It is required that RS2N is greater than or equal to S3N. It is
required that the most significant bit of the divisor is set.
If the quotient is not needed, pass RS2P + S3N as R1P. Aside from
that special case, no overlap between arguments is permitted.
Return the most significant limb of the quotient, either 0 or 1.
The area at R1P needs to be RS2N - S3N + QXN limbs large.
-- Function: mp_limb_t mpn_divrem_1 (mp_limb_t *R1P, mp_size_t QXN,
mp_limb_t *S2P, mp_size_t S2N, mp_limb_t S3LIMB)
-- Macro: mp_limb_t mpn_divmod_1 (mp_limb_t *R1P, mp_limb_t *S2P,
mp_size_t S2N, mp_limb_t S3LIMB)
Divide {S2P, S2N} by S3LIMB, and write the quotient at R1P.
Return the remainder.
The integer quotient is written to {R1P+QXN, S2N} and in addition
QXN fraction limbs are developed and written to {R1P, QXN}.
Either or both S2N and QXN can be zero. For most usages, QXN will
be zero.
`mpn_divmod_1' exists for upward source compatibility and is
simply a macro calling `mpn_divrem_1' with a QXN of 0.
The areas at R1P and S2P have to be identical or completely
separate, not partially overlapping.
-- Function: mp_limb_t mpn_divmod (mp_limb_t *R1P, mp_limb_t *RS2P,
mp_size_t RS2N, const mp_limb_t *S3P, mp_size_t S3N)
[This function is obsolete. Please call `mpn_tdiv_qr' instead for
best performance.]
-- Macro: mp_limb_t mpn_divexact_by3 (mp_limb_t *RP, mp_limb_t *SP,
mp_size_t N)
-- Function: mp_limb_t mpn_divexact_by3c (mp_limb_t *RP, mp_limb_t
*SP, mp_size_t N, mp_limb_t CARRY)
Divide {SP, N} by 3, expecting it to divide exactly, and writing
the result to {RP, N}. If 3 divides exactly, the return value is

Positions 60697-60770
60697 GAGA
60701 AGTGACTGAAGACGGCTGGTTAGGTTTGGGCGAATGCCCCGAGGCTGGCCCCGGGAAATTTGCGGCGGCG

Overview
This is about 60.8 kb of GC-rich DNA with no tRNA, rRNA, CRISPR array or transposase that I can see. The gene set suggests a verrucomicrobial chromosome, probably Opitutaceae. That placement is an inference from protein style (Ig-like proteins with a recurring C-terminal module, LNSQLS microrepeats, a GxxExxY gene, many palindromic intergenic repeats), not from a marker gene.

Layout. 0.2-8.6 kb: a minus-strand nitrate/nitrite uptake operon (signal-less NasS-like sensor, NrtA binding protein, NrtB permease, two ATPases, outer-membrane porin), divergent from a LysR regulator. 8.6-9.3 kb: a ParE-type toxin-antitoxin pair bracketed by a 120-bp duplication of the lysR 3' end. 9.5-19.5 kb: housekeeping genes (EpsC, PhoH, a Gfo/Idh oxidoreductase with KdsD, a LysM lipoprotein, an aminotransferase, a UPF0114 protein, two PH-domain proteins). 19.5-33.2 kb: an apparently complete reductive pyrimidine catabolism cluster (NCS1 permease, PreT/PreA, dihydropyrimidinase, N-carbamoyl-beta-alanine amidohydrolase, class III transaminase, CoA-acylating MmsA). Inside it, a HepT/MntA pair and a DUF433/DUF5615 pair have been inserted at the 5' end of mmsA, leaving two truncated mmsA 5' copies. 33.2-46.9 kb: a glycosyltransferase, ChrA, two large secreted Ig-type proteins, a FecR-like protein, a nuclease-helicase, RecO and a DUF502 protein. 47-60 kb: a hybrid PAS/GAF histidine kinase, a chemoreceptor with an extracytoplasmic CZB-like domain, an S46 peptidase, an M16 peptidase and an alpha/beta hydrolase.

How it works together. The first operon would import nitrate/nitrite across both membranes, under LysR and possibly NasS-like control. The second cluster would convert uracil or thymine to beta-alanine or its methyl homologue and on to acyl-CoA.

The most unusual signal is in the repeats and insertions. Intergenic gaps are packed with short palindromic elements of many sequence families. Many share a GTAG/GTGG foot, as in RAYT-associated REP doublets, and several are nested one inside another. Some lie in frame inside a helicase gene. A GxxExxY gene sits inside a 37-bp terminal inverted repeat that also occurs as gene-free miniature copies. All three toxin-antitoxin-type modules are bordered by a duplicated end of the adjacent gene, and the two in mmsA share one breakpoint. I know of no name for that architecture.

zero and the result is the quotient. If not, the return value is
non-zero and the result won't be anything useful.
`mpn_divexact_by3c' takes an initial carry parameter, which can be
the return value from a previous call, so a large calculation can
be done piece by piece from low to high. `mpn_divexact_by3' is
simply a macro calling `mpn_divexact_by3c' with a 0 carry
parameter.
These routines use a multiply-by-inverse and will be faster than
`mpn_divrem_1' on CPUs with fast multiplication but slow division.
The source a, result q, size n, initial carry i, and return value
c satisfy c*b^n + a-i = 3*q, where b=2^GMP_NUMB_BITS. The return
c is always 0, 1 or 2, and the initial carry i must also be 0, 1
or 2 (these are both borrows really). When c=0 clearly q=(a-i)/3.
When c!=0, the remainder (a-i) mod 3 is given by 3-c, because b
== 1 mod 3 (when `mp_bits_per_limb' is even, which is always so
currently).
-- Function: mp_limb_t mpn_mod_1 (mp_limb_t *S1P, mp_size_t S1N,
mp_limb_t S2LIMB)
Divide {S1P, S1N} by S2LIMB, and return the remainder. S1N can be
zero.
-- Function: mp_limb_t mpn_lshift (mp_limb_t *RP, const mp_limb_t *SP,
mp_size_t N, unsi